Nathaniel McLellan’s family will seek permission to lift the gag order

Crown Publishers LLC will seek permission to lift the publication ban on any statements Nathaniel McLellan makes to the media in an effort to verify the authenticity of material allegedly written by him, his…

Nathaniel McLellan’s family will seek permission to lift the gag order

Crown Publishers LLC will seek permission to lift the publication ban on any statements Nathaniel McLellan makes to the media in an effort to verify the authenticity of material allegedly written by him, his family said Thursday.

The move, first reported by The Washington Post, comes hours after three media organizations that had requested that the order be lifted said they would object to the request.

News organizations including The Washington Post, as well as The Associated Press, the American Civil Liberties Union of Washington and the Knight First Amendment Institute at Columbia University had all filed appeals with the D.C. Superior Court to halt what McLellan’s family called “outrageous media coverage” of the child murder investigation into his alleged involvement in his older brother’s death.

In August, McLellan’s family said in a statement that McLellan had written two books and given the documents to an editor to review. They said he was also planning to write an “epic” book about his experience that would “be a must-read for anyone looking to understand all that happened between us.”

In a June 2017 arrest affidavit, prosecutors claimed that McLellan was involved in the killing of his 6-year-old brother, Gavin. A months-long police investigation concluded that McLellan’s older brother, Chance “Chance” McLellan, murdered Gavin. The two had a volatile relationship. Chance McLellan was found dead in his barracks.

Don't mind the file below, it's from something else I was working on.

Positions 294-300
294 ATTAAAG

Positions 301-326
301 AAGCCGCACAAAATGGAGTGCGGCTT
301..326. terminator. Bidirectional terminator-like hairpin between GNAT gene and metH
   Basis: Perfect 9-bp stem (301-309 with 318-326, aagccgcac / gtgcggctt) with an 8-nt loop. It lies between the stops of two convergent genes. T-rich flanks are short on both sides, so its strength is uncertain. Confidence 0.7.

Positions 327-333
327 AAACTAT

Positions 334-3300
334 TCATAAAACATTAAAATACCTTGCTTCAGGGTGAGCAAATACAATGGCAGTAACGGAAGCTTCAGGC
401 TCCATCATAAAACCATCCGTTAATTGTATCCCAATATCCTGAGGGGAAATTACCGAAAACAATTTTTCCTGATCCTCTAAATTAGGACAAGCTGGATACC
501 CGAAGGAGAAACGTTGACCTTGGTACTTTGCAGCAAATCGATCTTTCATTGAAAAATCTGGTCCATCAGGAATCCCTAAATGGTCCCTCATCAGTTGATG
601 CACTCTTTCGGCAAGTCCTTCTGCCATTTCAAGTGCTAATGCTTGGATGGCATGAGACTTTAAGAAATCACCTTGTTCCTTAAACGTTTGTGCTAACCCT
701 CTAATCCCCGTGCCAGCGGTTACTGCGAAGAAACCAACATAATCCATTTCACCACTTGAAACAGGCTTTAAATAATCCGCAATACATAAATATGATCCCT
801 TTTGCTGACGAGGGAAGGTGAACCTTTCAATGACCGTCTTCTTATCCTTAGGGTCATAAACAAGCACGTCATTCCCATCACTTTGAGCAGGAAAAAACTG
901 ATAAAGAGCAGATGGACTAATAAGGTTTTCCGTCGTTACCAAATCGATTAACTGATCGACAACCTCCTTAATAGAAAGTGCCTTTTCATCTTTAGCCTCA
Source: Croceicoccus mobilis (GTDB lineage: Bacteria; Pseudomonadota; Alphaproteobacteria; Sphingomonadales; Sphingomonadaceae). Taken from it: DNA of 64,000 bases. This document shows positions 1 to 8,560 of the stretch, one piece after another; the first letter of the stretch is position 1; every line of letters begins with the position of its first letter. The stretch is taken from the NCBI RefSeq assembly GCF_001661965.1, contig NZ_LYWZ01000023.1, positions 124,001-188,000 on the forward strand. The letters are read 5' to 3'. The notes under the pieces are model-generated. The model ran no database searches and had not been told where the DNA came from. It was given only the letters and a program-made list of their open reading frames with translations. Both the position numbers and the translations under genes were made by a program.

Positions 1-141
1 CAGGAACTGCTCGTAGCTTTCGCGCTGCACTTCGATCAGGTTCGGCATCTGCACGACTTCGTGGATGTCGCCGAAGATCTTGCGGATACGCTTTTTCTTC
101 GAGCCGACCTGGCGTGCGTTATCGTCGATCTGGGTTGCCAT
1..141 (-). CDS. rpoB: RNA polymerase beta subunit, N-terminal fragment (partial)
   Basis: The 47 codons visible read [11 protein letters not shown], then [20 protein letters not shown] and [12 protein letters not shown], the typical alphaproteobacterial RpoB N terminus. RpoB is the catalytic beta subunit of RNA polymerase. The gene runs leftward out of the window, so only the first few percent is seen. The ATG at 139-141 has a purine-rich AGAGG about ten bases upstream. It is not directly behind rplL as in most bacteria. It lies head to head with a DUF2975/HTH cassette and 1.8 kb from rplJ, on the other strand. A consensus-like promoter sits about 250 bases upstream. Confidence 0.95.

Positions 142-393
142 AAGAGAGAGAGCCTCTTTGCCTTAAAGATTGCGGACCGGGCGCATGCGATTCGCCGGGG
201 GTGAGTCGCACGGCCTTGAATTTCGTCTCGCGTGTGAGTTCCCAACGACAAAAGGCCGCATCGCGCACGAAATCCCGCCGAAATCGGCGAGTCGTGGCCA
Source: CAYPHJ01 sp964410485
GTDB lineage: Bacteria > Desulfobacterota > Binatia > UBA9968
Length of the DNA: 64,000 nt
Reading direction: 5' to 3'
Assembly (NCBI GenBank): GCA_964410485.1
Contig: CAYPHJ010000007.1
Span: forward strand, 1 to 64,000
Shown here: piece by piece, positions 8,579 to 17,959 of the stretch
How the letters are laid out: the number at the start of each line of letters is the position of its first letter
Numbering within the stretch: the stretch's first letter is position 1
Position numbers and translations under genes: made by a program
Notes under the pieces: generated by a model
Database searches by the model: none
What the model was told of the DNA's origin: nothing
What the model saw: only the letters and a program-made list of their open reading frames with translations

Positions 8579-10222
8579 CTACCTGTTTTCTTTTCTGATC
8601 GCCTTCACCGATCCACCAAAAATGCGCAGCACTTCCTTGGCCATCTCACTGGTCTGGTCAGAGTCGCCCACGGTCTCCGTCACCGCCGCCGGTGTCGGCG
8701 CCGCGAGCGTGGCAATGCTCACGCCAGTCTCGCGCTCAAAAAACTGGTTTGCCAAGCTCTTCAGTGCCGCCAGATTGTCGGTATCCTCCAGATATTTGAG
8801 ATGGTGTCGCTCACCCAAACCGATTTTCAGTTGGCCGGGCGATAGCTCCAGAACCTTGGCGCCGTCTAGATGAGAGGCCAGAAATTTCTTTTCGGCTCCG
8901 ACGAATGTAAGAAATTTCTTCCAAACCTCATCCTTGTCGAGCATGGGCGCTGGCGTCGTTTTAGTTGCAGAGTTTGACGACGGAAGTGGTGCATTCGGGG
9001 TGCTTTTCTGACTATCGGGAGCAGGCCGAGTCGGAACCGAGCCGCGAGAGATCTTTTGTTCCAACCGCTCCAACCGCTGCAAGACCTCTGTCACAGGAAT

Three months before Chance McLellan was slain, prosecutors said, Nathaniel McLellan was interviewed by a squad of detectives. Records of the interview are sealed, but prosecutors said it showed the younger McLellan, after seeing the death, reported to police “that it was possible that his brother had been harmed by Chance” and asked if they could “work together to make sure that he did not return to the wrong side of the law.”

Two years later, prosecutors said, McLellan had been granted immunity from prosecution. A superior court judge subsequently granted the gag order to stop statements in the murder investigation from being made.

Several media outlets, including The Washington Post, filed appeals last week on behalf of News4 Washington and the Associated Press. On Thursday, lawyers for these three outlets said in a court filing that Crown had not given any reason as to why the media would not be permitted to cover information in these publications. The ACLU of Washington said it would oppose the company’s request because “it would undermine the American news media’s constitutional right to free speech and the public’s right to the truth.”

Lawyers for other media outlets have also filed an appeal with the D.C. Superior Court, The Post reported.

The D.C. Superior Court judge overseeing the appeal process, Josephine Cooper, had held a hearing on Aug. 24 and had requested responses by Sept. 6.

The Post’s reporting about the McLellan brothers has won a national award for journalism. “My Brother’s Killer” won the award from the Investigative Reporters and Editors (IRE) organization.

On Aug. 1, newspapers were allowed to publish for the first time a document purportedly written by McLellan. Though Cooper had issued a gag order preventing publication of the document, attorneys for the media organization that obtained it attempted to subvert the order, and pleaded with Cooper to lift the order.

After the June 2017 police interview with McLellan had been sealed, the attorneys for the media organizations that obtained it asked to make the document public, and Cooper denied their request.

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